Unlimited Wordpress themes, plugins, graphics & courses! Unlimited asset downloads! From $16.50/m
by
Lessons:19Length:2.2 hours
  • Overview
  • Transcript

3.2 Typography and Foundation for a Flexible Layout

_s provides a fantastic base of strong CSS, but there are just a couple of things we’re going to add into the mix to facilitate the rest of our design process. In this lesson you’ll learn how to set your theme up to be built entirely in flexible, scalable units, and how to establish stylish web-font-driven typography.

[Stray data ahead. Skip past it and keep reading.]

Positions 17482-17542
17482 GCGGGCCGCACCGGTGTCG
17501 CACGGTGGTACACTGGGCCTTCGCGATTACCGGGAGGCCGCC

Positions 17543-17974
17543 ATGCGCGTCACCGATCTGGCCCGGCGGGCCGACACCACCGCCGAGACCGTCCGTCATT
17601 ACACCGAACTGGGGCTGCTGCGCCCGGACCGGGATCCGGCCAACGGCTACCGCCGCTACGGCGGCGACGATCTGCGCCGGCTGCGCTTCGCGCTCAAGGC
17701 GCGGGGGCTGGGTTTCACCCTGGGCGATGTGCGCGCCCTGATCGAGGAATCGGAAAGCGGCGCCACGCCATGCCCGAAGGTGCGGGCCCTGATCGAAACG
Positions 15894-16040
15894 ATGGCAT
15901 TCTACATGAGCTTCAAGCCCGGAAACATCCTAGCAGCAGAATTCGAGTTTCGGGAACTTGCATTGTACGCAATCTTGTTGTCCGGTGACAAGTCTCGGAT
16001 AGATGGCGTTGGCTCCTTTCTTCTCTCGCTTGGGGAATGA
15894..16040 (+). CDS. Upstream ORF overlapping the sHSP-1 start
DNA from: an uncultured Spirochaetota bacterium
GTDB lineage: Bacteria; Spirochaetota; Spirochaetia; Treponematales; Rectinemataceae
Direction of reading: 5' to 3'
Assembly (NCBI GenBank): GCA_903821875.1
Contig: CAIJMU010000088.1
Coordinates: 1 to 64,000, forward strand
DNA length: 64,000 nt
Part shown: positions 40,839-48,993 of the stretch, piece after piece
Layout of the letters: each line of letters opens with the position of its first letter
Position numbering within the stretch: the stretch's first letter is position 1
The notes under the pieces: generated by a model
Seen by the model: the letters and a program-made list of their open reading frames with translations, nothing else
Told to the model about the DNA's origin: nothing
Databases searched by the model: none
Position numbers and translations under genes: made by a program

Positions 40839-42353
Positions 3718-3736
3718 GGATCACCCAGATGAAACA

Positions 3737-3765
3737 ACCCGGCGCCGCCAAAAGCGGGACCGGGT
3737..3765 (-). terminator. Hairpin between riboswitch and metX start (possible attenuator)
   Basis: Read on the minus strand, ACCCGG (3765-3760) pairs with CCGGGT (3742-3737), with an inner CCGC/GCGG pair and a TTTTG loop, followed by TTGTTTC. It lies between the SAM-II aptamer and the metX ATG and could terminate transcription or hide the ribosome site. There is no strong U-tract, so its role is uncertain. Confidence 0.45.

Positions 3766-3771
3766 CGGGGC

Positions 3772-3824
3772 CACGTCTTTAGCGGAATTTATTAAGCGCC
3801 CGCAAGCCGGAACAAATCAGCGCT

3.2 Typography and Foundation for a Flexible Layout